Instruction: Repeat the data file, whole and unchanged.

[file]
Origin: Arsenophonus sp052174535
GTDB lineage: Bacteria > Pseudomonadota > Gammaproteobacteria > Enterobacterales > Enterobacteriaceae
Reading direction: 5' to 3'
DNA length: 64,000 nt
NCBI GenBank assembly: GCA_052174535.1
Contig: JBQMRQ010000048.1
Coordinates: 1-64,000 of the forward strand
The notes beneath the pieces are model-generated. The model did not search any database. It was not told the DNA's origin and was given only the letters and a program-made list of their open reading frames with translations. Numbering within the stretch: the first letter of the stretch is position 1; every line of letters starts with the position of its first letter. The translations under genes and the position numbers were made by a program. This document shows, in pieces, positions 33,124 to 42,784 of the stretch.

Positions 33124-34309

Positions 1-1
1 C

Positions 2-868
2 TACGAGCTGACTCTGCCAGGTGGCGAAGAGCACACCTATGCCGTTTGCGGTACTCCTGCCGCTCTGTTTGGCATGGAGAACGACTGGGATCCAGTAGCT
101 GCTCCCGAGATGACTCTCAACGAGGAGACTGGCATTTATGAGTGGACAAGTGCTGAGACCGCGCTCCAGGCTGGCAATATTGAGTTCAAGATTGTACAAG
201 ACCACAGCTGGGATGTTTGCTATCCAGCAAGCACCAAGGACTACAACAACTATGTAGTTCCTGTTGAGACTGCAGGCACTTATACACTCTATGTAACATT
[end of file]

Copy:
Origin: Arsenophonus sp052174535
GTDB lineage: Bacteria > Pseudomonadota > Gammaproteobacteria > Enterobacterales > Enterobacteriaceae
Reading direction: 5' to 3'
DNA length: 64,000 nt
NCBI GenBank assembly: GCA_052174535.1
Contig: JBQMRQ010000048.1
Coordinates: 1-64,000 of the forward strand
The notes beneath the pieces are model-generated. The model did not search any database. It was not told the DNA's origin and was given only the letters and a program-made list of their open reading frames with translations. Numbering within the stretch: the first letter of the stretch is position 1; every line of letters starts with the position of its first letter. The translations under genes and the position numbers were made by a program. This document shows, in pieces, positions 33,124 to 42,784 of the stretch.

Positions 33124-34309

Positions 1-1
1 C

Positions 2-868
2 TACGAGCTGACTCTGCCAGGTGGCGAAGAGCACACCTATGCCGTTTGCGGTACTCCTGCCGCTCTGTTTGGCATGGAGAACGACTGGGATCCAGTAGCT
101 GCTCCCGAGATGACTCTCAACGAGGAGACTGGCATTTATGAGTGGACAAGTGCTGAGACCGCGCTCCAGGCTGGCAATATTGAGTTCAAGATTGTACAAG
201 ACCACAGCTGGGATGTTTGCTATCCAGCAAGCACCAAGGACTACAACAACTATGTAGTTCCTGTTGAGACTGCAGGCACTTATACACTCTATGTAACATT